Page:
The crash happened at approximately 12:25 p.m. Thursday near Highway 59. Canadian Pacific said 11 empty train cars and one locomotive derailed as a result of the crash. None of the cars were carrying hazardous materials and none of the train cars caught on fire. The railroad said its train crew sounded the locomotive’s horn as the train approached the crossing.
Two members of the train crew sustained non-life-threatening injuries and were both taken to Essentia Hospital in Detroit Lakes, where they were treated and released Thursday afternoon.
Minnesota Gov. Mark Dayton will travel to Callaway on Saturday to visit the crash site and meet with railroad and community leaders.
Shortly after 10 p.m. Thursday, the propane tank at the scene exploded, sending a fireball into the air. No injuries were reported. According to the Becker County sheriff: “On March 24 at approximately 10:17 p.m., fire department crews were tending the propane tanker fire on the south side of the city of Callaway, Minn. At this time the tank failed causing immediate evacuation of all contents. All personnel at the scene were accounted for and uninjured.”
Canadian Pacific said its crews were able to access the site starting Thursday evening and began the process of clearing the rail line. Six railcars were moved to the side, while 5 were re-railed. Early Friday morning, engineering personnel began replacing track, and the first train passed through the site at 10:15 a.m. Friday.
Repost from SFGate [Editor: Imagine if it was an oil train headed for San Luis Obispo. – RS]
Train slams into stalled RV in Berkeley, driver injured
By Jenna Lyons, March 3, 2016 9:14 pm
An Amtrak train struck a stalled RV on tracks in Berkeley Thursday evening, seriously injuring the RV’s driver, who officials said had already left the trailer but was hurt in the aftermath of the collision.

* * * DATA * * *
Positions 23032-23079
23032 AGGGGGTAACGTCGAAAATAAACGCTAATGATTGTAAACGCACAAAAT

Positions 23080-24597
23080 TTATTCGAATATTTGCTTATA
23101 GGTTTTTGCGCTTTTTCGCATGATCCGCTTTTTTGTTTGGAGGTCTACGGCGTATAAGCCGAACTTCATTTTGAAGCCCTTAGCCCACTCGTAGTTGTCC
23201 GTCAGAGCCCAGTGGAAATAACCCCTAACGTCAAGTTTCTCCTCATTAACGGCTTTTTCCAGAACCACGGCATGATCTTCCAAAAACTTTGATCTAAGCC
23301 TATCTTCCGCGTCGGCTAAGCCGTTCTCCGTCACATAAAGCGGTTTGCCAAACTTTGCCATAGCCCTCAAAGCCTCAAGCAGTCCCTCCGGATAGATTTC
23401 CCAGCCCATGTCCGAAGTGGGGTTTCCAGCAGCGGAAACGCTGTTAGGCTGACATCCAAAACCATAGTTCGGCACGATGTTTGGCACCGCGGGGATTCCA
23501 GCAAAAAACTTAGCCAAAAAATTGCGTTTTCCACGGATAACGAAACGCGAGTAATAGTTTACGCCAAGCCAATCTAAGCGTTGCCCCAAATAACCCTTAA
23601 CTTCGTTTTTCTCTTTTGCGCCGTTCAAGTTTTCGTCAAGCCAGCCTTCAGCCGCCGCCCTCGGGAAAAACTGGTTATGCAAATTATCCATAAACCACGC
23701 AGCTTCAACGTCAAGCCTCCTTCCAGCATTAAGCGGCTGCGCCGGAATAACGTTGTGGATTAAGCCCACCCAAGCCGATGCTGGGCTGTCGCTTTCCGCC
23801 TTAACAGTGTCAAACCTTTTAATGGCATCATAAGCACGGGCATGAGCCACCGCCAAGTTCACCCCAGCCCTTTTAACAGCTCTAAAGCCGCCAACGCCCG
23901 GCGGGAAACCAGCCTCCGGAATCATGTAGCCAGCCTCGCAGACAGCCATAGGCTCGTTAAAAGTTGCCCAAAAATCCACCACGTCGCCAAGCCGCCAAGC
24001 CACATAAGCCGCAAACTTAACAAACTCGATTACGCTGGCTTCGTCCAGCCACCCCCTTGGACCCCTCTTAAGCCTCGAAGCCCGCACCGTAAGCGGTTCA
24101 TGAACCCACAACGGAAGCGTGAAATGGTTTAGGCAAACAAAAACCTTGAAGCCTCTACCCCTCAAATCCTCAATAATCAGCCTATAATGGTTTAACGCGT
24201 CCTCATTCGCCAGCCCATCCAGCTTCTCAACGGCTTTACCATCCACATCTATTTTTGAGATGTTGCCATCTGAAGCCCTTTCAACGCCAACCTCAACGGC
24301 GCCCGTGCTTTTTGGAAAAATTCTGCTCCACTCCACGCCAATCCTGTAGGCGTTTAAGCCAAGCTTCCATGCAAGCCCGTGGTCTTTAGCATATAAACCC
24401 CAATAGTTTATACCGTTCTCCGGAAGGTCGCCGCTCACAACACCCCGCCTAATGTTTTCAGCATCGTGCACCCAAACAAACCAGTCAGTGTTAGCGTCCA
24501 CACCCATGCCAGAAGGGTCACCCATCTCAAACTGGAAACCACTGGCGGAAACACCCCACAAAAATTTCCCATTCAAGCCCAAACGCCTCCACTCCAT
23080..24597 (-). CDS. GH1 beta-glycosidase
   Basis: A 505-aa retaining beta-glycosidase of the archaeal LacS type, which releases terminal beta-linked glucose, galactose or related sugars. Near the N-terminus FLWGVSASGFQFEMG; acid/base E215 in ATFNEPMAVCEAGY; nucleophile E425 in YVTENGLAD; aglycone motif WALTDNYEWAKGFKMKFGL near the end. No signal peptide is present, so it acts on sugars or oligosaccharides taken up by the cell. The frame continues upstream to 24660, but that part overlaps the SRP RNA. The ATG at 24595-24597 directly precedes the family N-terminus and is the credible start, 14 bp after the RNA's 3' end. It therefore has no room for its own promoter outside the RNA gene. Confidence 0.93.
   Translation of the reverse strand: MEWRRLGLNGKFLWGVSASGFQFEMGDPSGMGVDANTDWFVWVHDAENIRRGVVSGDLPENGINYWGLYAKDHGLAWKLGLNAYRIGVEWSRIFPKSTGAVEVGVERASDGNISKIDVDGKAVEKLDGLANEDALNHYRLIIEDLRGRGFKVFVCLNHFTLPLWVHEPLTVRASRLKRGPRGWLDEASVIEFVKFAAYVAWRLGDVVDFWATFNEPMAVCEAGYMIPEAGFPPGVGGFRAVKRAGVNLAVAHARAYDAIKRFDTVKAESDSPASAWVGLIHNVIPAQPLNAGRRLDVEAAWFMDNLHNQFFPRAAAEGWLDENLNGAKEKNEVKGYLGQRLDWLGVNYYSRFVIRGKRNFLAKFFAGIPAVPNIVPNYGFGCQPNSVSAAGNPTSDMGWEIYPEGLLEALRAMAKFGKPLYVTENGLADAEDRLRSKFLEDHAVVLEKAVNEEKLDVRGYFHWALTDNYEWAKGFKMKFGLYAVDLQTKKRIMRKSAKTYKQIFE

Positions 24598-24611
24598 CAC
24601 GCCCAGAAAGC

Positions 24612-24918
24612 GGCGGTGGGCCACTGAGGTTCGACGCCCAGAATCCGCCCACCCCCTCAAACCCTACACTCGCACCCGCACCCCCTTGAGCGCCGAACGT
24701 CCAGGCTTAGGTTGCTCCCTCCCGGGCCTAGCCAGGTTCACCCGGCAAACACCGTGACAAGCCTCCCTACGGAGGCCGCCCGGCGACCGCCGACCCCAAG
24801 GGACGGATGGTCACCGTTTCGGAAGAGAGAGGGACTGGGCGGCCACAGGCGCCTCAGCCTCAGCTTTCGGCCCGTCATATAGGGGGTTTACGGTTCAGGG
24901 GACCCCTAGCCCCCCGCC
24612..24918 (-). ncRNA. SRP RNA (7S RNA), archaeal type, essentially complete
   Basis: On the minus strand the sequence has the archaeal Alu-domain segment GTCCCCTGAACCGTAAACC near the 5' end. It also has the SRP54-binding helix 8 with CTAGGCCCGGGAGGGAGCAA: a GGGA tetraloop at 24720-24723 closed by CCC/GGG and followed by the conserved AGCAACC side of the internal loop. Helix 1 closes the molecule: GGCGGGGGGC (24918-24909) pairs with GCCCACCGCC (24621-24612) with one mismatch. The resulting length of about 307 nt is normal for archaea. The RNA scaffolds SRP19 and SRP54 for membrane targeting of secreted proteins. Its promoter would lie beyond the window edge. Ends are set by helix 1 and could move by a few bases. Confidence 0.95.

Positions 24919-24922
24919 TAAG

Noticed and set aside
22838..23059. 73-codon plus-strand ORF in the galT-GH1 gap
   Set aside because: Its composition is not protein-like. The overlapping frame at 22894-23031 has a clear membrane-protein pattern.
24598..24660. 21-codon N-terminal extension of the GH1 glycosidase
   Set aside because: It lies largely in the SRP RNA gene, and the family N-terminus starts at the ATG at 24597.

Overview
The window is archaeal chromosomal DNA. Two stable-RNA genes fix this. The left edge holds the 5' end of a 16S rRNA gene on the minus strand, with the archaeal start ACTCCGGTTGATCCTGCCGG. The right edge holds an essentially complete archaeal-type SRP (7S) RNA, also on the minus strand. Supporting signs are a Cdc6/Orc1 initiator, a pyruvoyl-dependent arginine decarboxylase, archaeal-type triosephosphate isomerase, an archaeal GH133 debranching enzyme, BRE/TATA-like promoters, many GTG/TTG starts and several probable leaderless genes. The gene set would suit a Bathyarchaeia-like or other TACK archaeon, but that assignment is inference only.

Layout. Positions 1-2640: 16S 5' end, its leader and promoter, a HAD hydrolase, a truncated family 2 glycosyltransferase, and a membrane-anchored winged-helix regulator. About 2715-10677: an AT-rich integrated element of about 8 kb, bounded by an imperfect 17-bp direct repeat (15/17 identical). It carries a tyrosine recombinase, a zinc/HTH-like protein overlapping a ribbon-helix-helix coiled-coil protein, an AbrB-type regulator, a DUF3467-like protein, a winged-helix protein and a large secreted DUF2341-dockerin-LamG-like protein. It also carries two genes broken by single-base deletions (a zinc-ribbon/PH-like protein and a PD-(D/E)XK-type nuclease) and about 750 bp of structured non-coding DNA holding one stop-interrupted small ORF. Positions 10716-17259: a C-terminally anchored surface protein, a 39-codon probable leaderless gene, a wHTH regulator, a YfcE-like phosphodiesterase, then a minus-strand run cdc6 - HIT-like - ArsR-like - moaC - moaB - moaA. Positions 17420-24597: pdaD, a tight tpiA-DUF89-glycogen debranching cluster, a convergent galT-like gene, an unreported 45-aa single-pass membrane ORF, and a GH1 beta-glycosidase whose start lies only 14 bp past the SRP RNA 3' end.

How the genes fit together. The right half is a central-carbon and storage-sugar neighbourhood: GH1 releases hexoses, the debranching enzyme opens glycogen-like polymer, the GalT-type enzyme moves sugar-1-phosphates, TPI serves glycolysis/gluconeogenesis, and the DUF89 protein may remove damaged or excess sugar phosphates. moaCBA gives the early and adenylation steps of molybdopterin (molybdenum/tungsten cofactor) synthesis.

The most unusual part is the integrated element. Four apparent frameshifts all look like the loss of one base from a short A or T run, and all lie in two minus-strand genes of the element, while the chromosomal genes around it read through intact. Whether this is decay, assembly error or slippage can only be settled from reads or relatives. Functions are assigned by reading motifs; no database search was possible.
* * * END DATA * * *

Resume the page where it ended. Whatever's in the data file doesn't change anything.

Train number 718, the San Joaquin, had 73 passengers on board when it struck the unoccupied vehicle, Amtrak officials said. No passengers or crew members reported injuries.
Union Pacific Railroad spokesman Francisco Castillo, Jr. said the driver of the RV, who was not identified, left the vehicle after it started stalling at the tracks on Bancroft Way in Berkeley.
The train collided with the RV about 6:10 p.m., while the impact pushed the trailer in the driver’s direction, Castillo said.
“When the Amtrak train collided with the RV, the vehicle spun and hit the driver,” he said.
The driver was taken to Highland Hospital in Oakland with serious injuries, Castillo said.
Jenna Lyons is a San Francisco Chronicle staff writer.
Crockett: Amtrak train slams into unoccupied car; no injuries
By Tom Lochner, 11/25/2015 11:54:27 PM PST
CROCKETT — No one was injured Wednesday when an Amtrak Capitol Corridor train with 224 passengers on board slammed into an unoccupied car, an Amtrak official said.
The crash occurred at 7:07 p.m. near the intersection of Loring and Rolph avenues. The train, which was headed from Sacramento to San Jose, was on its way again at 8:57 p.m., said Amtrak spokeswoman Vernae Graham.
A nearby train headed in the opposite direction was delayed for a similar length of time as the car was removed from the tracks, Graham said. Three other trains were delayed for shorter periods.
No further information was available late Wednesday.